A perennial tree, the Salix Alba is a member of the Salicaceae family, also known as the Willow family. It grows well in most types of soil, including fine, medium, and coarse grades. However, it does not grow well in extremely shady locations, preferring sunshine for optimal growth. The tree requires a good, steady supply of water, and its roots will stretch out in search of it. The Salix Alba grows up to 100 feet in height if its growing environment provides everything it needs. Common names for the Salix Alba include White Willow, European Willow, Catkins Willow, and Salicin Willow.
The leaves of the Salix Alba are slender and green in color on the upper side, but they are whitish or light underneath, giving rise to the tree’s name. The flowers are yellow (male) or green (female) in color. The outside of the bark can appear brownish-gray or yellowish-green in color, while the inside is white, yellow, or brown. It is a fast growing tree that is native to western Asia, central Asia, and Europe.
The Salix Alba contains flavonoids, glycosides, tannins, salicin, salicyl alcohol, and aromatic acids and aldehydes. White Willow bark has a high concentration of tannins in it, but a lower concentration of salicin, an active ingredient, than other varieties of the Salix species of trees. While the tannins perform as an astringent, the ingestion of salicin at high levels produces toxicity in the gastrointestinal track leading to vomiting and mitigating the therapeutic value. It is also possible that an interaction may occur between blood thinners and salicin if it is ingested through Willow Bark tea. Individuals suffering from peptic ulcers should consult their physician first before ingesting any product made from the bark of the Salix Alba.
Harvesting of the White Willow bark generally takes place during the early spring months. In general, only branches that are two or three years old are harvested. The bark is dried and prepared for use as an ingredient in one of the following formulations: capsules, tablets, tea-infusions, ointments, creams, or lotions.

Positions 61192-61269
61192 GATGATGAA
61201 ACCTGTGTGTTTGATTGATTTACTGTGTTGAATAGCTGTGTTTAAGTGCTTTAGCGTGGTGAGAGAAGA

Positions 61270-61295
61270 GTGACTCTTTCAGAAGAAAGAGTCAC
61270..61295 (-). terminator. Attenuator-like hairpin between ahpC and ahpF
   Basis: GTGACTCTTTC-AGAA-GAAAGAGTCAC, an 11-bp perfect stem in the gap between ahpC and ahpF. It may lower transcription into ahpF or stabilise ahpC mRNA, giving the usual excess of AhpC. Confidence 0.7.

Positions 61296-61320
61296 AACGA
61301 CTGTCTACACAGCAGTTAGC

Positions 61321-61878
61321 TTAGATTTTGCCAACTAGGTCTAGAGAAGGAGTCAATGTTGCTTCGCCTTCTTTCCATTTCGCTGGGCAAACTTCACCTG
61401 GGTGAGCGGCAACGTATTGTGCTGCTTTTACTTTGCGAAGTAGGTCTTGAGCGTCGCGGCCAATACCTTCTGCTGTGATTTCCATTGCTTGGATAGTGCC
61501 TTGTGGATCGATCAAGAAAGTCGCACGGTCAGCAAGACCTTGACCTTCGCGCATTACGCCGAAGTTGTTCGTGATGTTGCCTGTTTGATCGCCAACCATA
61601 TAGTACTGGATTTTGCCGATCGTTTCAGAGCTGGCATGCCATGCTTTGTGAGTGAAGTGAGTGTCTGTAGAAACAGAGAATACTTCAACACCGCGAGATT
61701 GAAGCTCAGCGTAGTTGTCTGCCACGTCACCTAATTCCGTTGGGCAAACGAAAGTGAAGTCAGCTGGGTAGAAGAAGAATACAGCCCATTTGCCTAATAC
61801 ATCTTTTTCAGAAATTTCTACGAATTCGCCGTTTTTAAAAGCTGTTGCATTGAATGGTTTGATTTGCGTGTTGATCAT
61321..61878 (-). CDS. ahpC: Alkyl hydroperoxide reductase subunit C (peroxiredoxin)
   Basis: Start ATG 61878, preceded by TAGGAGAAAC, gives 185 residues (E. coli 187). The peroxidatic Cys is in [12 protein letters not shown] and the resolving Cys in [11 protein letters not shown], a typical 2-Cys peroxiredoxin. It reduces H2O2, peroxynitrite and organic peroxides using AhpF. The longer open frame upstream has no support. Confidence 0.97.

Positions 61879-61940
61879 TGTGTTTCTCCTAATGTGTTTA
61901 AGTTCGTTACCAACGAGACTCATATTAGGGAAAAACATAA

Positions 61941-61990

The ancient Egyptians and Greeks made use of the White Willow’s inner bark to treat inflammation and pain. The ancient Chinese used it in traditional medicinal remedies, including as a tea-like infusion that was used in moderation to treat aches, pains, and fevers. Native Americans also found it helpful in treating pain and relied on it for its analgesic properties. In ancient Europe, it was used to treat joint problems, back pain, headache, leg pain, and gout. However, during the Middle Ages, its popularity as a remedy dissipated. Today, its popularity has revived, and it is commonly found in a number of skin care formulations.
Salicin is often used to chemically produce salicylic acid for use in topical treatments. The US Food and Drug Administration has approved salicylic acid (one of the components of Salix Alba) for use in the treatment of both calluses and warts. Since the Salix Alba bark contains this ingredient, it has been used topically to treat warts, bunions, corns, and acne. It is also included in a number of skin care products designed for topical use. The botanical form of salicin taken from the White Willow tree is typically labeled as “Salix Alba extract” or “Willow bark extract.”
A chemical action is necessary in order to convert salicin to salicylic acid. Therefore, it depends on the type of skin care formula as to whether it is actually transformed. When used in treatments designed for acne, sunburn, and rosacea, this ingredient performs with anti-inflammatory capabilities that soothe reddened skin and the itchiness that can accompany these conditions. It helps to minimize swelling, alleviating the discomfort that is produced when sunburn, rosacea, or acne breakouts occur. When used in face masks, cleansing products, creams, and lotions, the salicin offers soothing relief as well as a reduction in any inflammation experienced by the body’s tissues. The ingredient is also very effective at clearing blocked pores and thus reducing breakouts.
A number of herbalists still recommend the use of Willow bark extract medicinally as an analgesic to alleviate pain, replacing the use of aspirin with this natural substitute. In some countries, this extract is taken in conjunction with aspirin to enhance the therapeutic value of both forms of pain relief.